3. Shane Mosley, welterweight. If Mosley was more active in 2009, even against moderate competition, I think he’d have a very strong argument for deserving the #2 slot. His win over Antonio Margarito in January was one of the year’s most impressive performances, but he won’t fight again until this coming January, assuming that Andre Berto fight gets finalized, like, ever. (The way things are going right now, it may not.) Depending on how things shake out between now and then, a win over Berto could give him consideration for the #1 slot. It’s one of the more disappointing stories of 2009 that Mosley hasn’t been able to get into the ring with anyone of note, be it Pacquiao, Cotto, Mayweather or even Joshua freakin’ Clottey coming off a loss. It’s a combination of him looking too good, other people offering higher pay at lower risk and HBO jerking him around for no reason at all.
4. Paul Williams, middleweight. Williams moves up one slot only because light heavyweight Bernard Hopkins, my previous #4, falls out of the rankings since I have a rule about one year of inactivity. Hopkins fights again in December, so he’ll move back onto the list at a very high spot when and if he wins that tune-up fight against Enrique Ornelas, but Williams might have been due to pass him anyway. He’d had a really gangbusters fight slotted for December himself, against Kelly Pavlik, that, had he won it, would have been good enough to move Williams into my top two. But Pavlik has pulled out of that date once again, leaving Williams looking for a replacement opponent who almost certainly won’t bring the same credentials or cache to the table. Sergio Martinez is probably the most attractive available foe, and beating him would give Williams a chance to move up, but nothing like a win over Pavlik would’ve given him.
5. Miguel Cotto, welterweight. Cotto also moves up one because of Hopkins’ drop. If he beats Pacquiao, though, I think you can make a case for appointing Cotto the pound-for-pound king. It kind of depends. We don’t really know if Pacquiao is a quality welterweight based on what he’s accomplished so far, so if Cotto’s size is a major factor in this hypothetical win — which should be apparent to the eye if it is — it takes a little steam out of beating Pacquiao. It’s probably enough to move him up a bit, anyway. Resume-wise, he’s had about the toughest strength of schedule in boxing over the last couple years. I’m still always a little amazed at how much one loss, to Antonio Margarito (who this year was busted with loaded gloves and may have been cheating against Cotto too), has affected Cotto’s career. Besides the lingering questions about whether the beating Cotto suffered left him a spent force, how much higher on this list might Cotto be if he’d beaten Margarito? Mosley’s so high on my list and others in large measure because of the Margarito win.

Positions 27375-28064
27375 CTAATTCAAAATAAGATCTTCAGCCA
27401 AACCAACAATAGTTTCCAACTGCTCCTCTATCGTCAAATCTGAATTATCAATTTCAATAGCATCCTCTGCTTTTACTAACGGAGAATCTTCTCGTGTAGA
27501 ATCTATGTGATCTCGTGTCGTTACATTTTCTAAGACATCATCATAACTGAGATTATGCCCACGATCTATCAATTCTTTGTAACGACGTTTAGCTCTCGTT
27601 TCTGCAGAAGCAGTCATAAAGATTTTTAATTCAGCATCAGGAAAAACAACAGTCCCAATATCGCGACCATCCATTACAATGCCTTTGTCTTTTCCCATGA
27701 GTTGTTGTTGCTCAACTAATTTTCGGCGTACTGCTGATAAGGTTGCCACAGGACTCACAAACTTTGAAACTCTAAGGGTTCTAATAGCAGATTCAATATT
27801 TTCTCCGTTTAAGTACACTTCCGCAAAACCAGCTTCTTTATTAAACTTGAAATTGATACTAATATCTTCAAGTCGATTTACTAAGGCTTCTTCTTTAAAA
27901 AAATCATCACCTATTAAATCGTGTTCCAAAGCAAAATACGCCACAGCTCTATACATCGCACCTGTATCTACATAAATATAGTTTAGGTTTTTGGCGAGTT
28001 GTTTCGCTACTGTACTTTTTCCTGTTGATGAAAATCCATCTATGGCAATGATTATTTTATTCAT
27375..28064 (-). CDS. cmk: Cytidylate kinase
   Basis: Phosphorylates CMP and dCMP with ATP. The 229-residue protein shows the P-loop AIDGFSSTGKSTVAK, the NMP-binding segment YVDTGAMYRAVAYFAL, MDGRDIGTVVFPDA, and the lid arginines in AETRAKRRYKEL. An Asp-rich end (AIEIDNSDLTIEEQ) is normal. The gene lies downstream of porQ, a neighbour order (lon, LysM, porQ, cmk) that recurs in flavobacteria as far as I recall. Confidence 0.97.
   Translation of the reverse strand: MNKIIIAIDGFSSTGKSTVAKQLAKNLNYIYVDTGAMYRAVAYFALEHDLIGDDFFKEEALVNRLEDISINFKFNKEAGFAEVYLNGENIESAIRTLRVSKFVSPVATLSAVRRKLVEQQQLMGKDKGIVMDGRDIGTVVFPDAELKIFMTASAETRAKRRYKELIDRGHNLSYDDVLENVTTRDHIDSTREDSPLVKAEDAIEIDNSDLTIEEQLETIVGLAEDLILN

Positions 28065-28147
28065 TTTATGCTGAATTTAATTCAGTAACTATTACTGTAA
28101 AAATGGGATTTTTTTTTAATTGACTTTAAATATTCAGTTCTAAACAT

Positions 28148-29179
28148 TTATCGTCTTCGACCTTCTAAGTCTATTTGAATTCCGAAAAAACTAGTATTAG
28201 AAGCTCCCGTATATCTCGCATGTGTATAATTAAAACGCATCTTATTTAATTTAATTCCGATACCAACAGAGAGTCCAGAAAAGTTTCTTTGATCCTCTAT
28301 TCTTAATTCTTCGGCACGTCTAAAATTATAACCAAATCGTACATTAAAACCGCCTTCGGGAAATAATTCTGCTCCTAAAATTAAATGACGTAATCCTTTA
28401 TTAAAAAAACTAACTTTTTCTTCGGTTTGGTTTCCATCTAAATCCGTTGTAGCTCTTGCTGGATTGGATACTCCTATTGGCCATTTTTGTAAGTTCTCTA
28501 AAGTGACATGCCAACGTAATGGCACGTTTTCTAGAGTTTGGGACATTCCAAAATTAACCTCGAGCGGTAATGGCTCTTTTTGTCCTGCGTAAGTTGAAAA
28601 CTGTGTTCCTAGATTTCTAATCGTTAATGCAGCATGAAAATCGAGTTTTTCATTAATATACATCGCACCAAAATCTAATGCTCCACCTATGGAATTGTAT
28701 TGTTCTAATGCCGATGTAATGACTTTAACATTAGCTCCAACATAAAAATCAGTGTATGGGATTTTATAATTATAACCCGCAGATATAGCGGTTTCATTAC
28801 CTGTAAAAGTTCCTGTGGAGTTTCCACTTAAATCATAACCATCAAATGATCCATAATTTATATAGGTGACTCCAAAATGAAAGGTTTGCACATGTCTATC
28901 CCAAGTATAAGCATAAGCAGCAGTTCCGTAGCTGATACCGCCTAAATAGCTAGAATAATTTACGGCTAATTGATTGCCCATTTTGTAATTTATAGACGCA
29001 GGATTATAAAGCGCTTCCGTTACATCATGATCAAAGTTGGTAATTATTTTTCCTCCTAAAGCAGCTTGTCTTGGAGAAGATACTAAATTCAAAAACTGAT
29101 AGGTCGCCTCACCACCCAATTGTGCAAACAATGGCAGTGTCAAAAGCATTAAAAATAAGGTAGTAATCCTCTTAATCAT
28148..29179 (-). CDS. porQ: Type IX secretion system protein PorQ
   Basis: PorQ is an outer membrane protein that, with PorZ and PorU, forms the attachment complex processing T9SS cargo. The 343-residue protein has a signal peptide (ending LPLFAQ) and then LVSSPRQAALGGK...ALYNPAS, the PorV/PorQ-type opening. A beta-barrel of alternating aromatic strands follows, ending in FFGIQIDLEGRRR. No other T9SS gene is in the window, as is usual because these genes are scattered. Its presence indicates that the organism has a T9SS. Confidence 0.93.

6. Juan Manuel Marquez, lightweight. When Marquez knocked out Juan Diaz in February, I thought it looked (and said so) like a last great stand by a fighter who was getting chased down by Father Time. The loss to Mayweather made it look like Father Time had caught Marquez and thrown the shackles on him. I’d had him at #2 before that loss, and if you’re going by the “how they look” test, I could see dropping Marquez further. But, again, I go by resume, and I can’t fault Marquez too much for losing to a man three divisions above where he last fought (assuming Mayweather was a junior middleweight that night, as he refused a day-of weigh-in by HBO) and five divisions above the last weight where weight wasn’t an inhibiting factor for him. Ultimately, Marquez is very vulnerable to being dropped further now down my list if other fighters below him look good in quality wins, and likewise he’s very vulnerable to being dropped further by the increasing chances of him losing his next fights because of how much he it appears he’s crossed that point in the hill you don’t come back from.